Brownville woman who gave drugs, alcohol to minors sentenced to one year, faints in court

Tanya Donnelly, who was sentenced to one year in prison only moments earlier, was taken to Mayo Regional Hospital in Dover-Foxcroft after fainting in Piscataquis County Superior Court on Friday, June 1, 2012. Donnelly was being assessed by the emergency department at the hospital on Friday afternoon.
Tanya Donnelly, who was sentenced to one year in prison only moments earlier, was taken to Mayo Regional Hospital in Dover-Foxcroft after fainting in Piscataquis County Superior Court on Friday, June 1, 2012. Donnelly was being assessed by the emergency department at the hospital on Friday afternoon. Buy Photo
Posted June 01, 2012, at 12:20 p.m.
Last modified June 01, 2012, at 6:30 p.m.

DOVER-FOXCROFT, Maine — The Brownville woman convicted of furnishing marijuana and alcohol and giving a child a prescription drug during a party last year for her daughter and friends was sentenced to the mandatory minimum of one year in prison and a $1,000 fine Friday.

Tanya Donnelly, 37, who is on oxygen for a variety of health problems, ran out of oxygen after the sentencing and fainted, according to her attorney, Dale Thistle.

Donnelly was taken out of Piscataquis County Superior Court on a stretcher and taken to Mayo Regional Hospital. Thistle said she did not appear conscious when he saw her.

A spokesman for the hospital said Donnelly was brought into the emergency department. He said late Friday afternoon that hospital staff was waiting for law enforcement officials to take her back into custody.

On March 24, 2011, Donnelly threw a birthday party for her daughter, who invited several friends.

At some point during the party, several of the 12- and 13-year-old girls testified that Donnelly brought the girls from her father’s house, where the party started, to her house in order to smoke marijuana. According to the testimony of several witnesses, at least three of the girls smoked marijuana while others watched.

Later, the party returned to Donnelly’s father’s house, where Donnelly bought two six-packs of malt beverages and served them to the kids mixed with Kool-Aid, according to witnesses.

After one of the girls appeared to have too much to drink, according to a witness, she went to a neighbor’s house, where she wanted to fight another girl who wasn’t at the party.

To calm her down, Donnelly gave her a prescription drug. Witnesses differed on what was given to the girl: Klonopin, an anti-seizure medication or Clonidine, a medication used to treat high blood pressure and hypertension.

“Since the birthday party, my parents won’t let me go to other birthday parties because they’re afraid it will happen again,” one of the girls said at Friday’s sentencing.

“I lost a lot of trust from my family because of this,” said another girl who was at the party.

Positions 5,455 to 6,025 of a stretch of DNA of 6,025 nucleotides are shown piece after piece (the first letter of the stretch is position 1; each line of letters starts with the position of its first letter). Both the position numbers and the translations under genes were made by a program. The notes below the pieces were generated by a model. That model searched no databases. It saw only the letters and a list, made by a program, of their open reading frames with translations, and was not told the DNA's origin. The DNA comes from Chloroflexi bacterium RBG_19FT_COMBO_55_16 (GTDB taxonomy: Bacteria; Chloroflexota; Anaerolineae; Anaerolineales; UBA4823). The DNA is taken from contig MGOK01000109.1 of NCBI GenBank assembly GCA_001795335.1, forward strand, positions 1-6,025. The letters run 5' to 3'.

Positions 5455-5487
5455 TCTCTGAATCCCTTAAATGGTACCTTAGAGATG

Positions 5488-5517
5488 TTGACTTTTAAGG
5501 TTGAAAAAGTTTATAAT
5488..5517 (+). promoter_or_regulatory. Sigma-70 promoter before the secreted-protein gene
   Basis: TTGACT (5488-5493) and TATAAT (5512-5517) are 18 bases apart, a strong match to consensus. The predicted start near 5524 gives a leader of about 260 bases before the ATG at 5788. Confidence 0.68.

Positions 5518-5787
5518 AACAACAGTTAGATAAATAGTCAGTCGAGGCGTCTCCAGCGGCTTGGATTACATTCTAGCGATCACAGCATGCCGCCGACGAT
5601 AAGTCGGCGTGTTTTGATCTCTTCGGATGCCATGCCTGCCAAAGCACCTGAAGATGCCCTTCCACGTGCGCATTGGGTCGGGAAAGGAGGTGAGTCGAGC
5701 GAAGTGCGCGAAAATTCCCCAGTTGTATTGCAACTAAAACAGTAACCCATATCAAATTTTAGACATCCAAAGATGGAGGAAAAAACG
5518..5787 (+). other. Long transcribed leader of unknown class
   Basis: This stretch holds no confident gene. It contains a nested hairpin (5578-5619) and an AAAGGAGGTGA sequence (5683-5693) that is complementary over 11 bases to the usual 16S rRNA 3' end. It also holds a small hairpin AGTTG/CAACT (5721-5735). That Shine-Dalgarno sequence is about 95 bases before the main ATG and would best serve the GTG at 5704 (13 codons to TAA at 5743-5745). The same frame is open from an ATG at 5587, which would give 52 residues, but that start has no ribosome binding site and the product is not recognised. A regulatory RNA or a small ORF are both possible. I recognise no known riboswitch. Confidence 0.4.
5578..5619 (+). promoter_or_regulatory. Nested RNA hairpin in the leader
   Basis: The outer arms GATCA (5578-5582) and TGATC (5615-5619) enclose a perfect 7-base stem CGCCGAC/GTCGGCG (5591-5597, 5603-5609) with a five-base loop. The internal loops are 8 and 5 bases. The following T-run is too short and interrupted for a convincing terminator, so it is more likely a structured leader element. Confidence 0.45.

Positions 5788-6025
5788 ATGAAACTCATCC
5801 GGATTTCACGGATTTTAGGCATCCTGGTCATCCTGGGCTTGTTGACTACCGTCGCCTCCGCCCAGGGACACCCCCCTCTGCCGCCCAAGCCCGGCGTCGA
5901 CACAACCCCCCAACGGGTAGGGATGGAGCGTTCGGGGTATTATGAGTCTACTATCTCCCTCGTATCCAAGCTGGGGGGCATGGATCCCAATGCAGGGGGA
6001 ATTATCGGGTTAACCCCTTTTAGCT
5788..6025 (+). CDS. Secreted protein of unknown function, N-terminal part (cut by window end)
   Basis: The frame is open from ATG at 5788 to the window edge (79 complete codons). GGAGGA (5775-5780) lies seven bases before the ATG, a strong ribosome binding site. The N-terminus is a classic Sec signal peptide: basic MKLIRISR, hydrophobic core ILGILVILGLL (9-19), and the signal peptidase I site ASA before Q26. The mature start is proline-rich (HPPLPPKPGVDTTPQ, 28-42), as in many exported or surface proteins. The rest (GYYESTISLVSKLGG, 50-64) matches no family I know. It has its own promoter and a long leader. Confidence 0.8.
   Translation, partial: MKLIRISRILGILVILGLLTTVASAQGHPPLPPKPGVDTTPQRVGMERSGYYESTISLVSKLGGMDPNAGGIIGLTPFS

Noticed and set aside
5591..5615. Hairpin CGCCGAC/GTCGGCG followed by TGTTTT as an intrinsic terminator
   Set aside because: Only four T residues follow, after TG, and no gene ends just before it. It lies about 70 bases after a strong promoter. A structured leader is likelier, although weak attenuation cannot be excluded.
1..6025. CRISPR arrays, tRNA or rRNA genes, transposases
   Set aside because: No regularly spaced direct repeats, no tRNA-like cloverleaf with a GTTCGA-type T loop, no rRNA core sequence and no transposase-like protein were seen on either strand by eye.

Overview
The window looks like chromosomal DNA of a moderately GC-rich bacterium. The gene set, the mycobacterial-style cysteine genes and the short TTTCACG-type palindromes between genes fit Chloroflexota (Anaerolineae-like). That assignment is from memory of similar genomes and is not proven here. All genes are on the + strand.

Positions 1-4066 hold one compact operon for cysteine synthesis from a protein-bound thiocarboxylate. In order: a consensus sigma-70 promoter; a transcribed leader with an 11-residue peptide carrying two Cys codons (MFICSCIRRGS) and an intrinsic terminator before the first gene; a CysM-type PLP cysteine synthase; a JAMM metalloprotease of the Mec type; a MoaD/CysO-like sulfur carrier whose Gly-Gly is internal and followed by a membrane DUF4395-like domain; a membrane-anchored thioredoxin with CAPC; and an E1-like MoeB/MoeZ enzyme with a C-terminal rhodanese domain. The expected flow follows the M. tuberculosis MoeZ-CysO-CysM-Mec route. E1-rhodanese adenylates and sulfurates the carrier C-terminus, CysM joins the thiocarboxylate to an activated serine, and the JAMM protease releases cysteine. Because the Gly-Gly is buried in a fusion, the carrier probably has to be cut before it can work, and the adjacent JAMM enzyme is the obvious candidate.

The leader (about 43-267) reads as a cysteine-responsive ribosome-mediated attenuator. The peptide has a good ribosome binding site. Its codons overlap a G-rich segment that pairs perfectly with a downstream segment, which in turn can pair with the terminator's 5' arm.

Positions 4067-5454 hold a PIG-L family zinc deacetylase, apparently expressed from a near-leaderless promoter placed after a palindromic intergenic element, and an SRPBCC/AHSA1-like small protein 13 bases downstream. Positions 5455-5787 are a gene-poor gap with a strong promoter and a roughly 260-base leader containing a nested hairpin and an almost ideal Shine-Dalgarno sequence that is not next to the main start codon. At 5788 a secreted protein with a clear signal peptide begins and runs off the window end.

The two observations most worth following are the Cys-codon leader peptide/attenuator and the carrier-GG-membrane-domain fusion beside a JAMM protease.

District Attorney R. Christopher Almy said he was pleased with Superior Justice William Anderson’s decision to impose the mandatory minimum sentence instead of a three-month sentence, which Thistle asked for.

“I think the judge imposed the correct sentence. It’s appropriate for the circumstances. She deserved what she got and we’re happy with it,” Almy said outside of court.

Almy said the sentence will serve as a deterrent for other parents not to provide alcohol at parties for minors.

“You take the towns of Milo, Brownville and Dover-Foxcroft, all of them have campaigns that discourage alcohol being furnished by parents,” said Almy. “It’s called ‘parents who host lose the most.’ This defendant fit right into that pattern. She got a year in jail for it, and that’s what should happen.”

Thistle said he was disappointed the judge didn’t taken Donnelly’s illness into account at sentencing.

“It’s a serious, serious illness that she has,” said Thistle of his client. “I don’t know whether she’ll be able to receive the medical attention she needs in the hands of the Department of Corrections.”

In addition to pulmonary hypertension, Thistle said Donnelly suffers from COPD, asthma, fibromyalgia and is dependent on oxygen.

Thistle said he didn’t believe he has a basis to appeal.

In his argument for a lesser sentence, Thistle said Donnelly has no prior criminal history.

“This is her first brush with the criminal justice system,” Thistle said to the judge before sentencing. “She is not your typical hardened criminal. She is dumb, or did something dumb.”

“It’s very bizarre,” said Anderson. “She’s not the type of defendant you’d think would commit these types of offenses.”

The girl who was given the prescription drug also spoke of how dangerous it was for Donnelly to give her the pill.

“I could’ve been allergic to the drug she gave me,” said the witness. “I could’ve died. My parents don’t trust me anymore. A lot of kids have looked at me differently because I drank the alcohol.”

Donnelly apologized for what she did and asked the judge for a lighter sentence.

“I made a stupid mistake. I didn’t mean to do anything criminal,” she said, her voice cracking. “All I want to do is live my life with my kids as quiet as I can be.

“I promise you’ll never see my face in this courtroom again,” she said.

Thistle said Donnelly would start serving her sentence immediately.

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